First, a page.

Structural Subtyping is a form of typing where the subtype relationship is determined structurally. More specifically, one type A is a subtype of another type B iff A contains at least the same "stuff" as B (the same public methods, etc.) and has invariants which are at least as strong (in other words, if the invariant of A is satisfied, the invariant of B is also satisfied).
Very similar to (if not the same as) DuckTyping.
Many languages with DynamicTyping (such as SmalltalkLanguage, PythonLanguage, and RubyLanguage) have de facto structural subtyping, because of how typechecking works. Rather than explicitly checking the types of terms; these languages only check that method calls and member access "match"; so that the effective type of a method's argument is a phantom "interface" containing the union of all uses of that argument. This is true even though the above languages have nominative type systems (classes and such are assigned names) and nominative inheritance (all inheritance relationships are declared explicitly by the programmer).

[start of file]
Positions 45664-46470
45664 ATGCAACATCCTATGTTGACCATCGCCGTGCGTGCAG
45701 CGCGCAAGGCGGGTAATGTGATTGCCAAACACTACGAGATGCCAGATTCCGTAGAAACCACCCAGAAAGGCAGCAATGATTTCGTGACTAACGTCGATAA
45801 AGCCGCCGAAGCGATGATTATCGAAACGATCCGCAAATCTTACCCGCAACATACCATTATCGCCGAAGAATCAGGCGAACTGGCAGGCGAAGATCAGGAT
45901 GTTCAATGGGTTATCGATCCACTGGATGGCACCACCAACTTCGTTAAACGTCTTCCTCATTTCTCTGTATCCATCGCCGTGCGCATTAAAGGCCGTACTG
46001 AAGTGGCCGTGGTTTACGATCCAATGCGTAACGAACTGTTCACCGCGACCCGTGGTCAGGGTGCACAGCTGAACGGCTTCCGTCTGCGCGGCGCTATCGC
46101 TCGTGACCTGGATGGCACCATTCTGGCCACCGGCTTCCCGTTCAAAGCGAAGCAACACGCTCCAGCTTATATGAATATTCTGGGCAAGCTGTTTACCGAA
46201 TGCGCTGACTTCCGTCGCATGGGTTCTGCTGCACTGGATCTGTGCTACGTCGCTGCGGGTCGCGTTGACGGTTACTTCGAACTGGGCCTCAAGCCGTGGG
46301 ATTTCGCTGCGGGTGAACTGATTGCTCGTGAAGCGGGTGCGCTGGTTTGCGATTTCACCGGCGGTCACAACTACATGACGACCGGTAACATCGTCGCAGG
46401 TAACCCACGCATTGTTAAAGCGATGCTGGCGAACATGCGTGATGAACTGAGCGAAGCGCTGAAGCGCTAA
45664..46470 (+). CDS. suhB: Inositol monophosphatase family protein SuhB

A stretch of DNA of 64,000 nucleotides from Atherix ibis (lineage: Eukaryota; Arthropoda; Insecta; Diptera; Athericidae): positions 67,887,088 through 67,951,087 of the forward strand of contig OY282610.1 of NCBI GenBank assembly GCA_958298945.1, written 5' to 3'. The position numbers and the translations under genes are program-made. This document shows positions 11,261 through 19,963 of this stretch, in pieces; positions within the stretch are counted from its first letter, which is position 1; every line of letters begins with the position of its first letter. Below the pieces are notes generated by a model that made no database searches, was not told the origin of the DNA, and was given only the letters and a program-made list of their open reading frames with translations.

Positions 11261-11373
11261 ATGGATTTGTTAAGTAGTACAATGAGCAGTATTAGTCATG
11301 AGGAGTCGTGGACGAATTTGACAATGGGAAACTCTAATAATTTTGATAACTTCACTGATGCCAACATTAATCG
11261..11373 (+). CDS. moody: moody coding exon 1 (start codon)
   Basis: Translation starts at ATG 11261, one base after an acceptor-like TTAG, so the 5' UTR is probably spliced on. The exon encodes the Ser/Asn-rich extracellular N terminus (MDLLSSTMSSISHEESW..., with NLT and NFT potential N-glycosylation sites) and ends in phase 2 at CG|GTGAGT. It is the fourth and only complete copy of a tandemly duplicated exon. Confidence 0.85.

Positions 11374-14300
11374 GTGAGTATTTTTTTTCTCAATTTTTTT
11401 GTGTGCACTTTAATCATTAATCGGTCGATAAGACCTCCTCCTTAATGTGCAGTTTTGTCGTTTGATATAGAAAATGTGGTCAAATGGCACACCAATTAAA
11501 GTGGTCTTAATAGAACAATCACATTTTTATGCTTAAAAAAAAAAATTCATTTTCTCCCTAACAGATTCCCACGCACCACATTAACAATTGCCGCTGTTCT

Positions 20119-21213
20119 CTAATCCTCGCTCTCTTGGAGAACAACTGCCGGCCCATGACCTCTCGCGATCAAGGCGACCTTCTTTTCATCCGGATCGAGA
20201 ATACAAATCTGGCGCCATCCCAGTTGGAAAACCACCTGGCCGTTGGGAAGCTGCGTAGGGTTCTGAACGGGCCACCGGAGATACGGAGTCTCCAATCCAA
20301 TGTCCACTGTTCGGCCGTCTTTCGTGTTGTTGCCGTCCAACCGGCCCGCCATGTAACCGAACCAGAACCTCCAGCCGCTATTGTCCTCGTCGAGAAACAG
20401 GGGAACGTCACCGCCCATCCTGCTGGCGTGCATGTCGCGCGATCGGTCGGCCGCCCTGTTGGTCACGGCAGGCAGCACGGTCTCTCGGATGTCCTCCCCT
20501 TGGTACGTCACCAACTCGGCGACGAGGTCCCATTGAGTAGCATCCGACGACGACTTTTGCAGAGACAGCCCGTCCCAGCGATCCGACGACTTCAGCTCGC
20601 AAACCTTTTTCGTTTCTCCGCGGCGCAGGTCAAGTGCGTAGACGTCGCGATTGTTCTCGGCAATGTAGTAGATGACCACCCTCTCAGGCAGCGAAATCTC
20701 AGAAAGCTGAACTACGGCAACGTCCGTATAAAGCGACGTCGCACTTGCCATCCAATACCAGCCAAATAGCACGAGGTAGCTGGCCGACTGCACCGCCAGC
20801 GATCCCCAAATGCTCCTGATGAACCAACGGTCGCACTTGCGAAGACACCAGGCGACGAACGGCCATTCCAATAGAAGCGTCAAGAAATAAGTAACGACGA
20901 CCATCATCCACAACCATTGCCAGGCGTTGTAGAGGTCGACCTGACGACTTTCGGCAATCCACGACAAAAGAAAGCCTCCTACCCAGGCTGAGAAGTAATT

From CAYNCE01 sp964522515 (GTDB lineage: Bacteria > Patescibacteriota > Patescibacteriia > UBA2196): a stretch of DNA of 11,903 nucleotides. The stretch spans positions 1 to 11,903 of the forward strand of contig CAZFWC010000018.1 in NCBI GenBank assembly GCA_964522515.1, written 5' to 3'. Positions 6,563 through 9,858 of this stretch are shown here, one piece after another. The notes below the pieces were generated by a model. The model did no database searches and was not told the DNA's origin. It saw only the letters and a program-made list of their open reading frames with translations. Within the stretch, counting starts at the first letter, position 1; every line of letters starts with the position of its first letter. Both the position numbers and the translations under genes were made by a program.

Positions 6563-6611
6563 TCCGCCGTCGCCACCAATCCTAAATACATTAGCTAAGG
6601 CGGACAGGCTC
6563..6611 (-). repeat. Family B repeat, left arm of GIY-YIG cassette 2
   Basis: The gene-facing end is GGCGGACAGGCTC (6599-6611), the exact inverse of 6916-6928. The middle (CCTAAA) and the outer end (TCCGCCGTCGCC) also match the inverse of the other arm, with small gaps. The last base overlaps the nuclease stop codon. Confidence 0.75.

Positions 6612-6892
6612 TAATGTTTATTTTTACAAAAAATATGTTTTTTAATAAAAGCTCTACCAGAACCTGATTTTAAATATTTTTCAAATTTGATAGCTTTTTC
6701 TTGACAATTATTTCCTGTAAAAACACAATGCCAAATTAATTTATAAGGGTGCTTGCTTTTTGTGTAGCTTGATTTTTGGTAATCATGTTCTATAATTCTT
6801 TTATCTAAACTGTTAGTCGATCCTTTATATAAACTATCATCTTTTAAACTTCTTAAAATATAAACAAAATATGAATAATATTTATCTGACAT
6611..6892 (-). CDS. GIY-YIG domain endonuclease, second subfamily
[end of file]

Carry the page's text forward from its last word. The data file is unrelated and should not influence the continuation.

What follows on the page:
Many functional languages with structural type systems quite naturally have structural subtyping.
The CeePlusPlus template system also is (sort of) structurally subtyped; even though the language proper is nominally subtyped.
JavaLanguage has no structural subtyping at all; all subtype relationships must be explicitly declared.
See also LatentTypesSmell, NominativeAndStructuralTyping.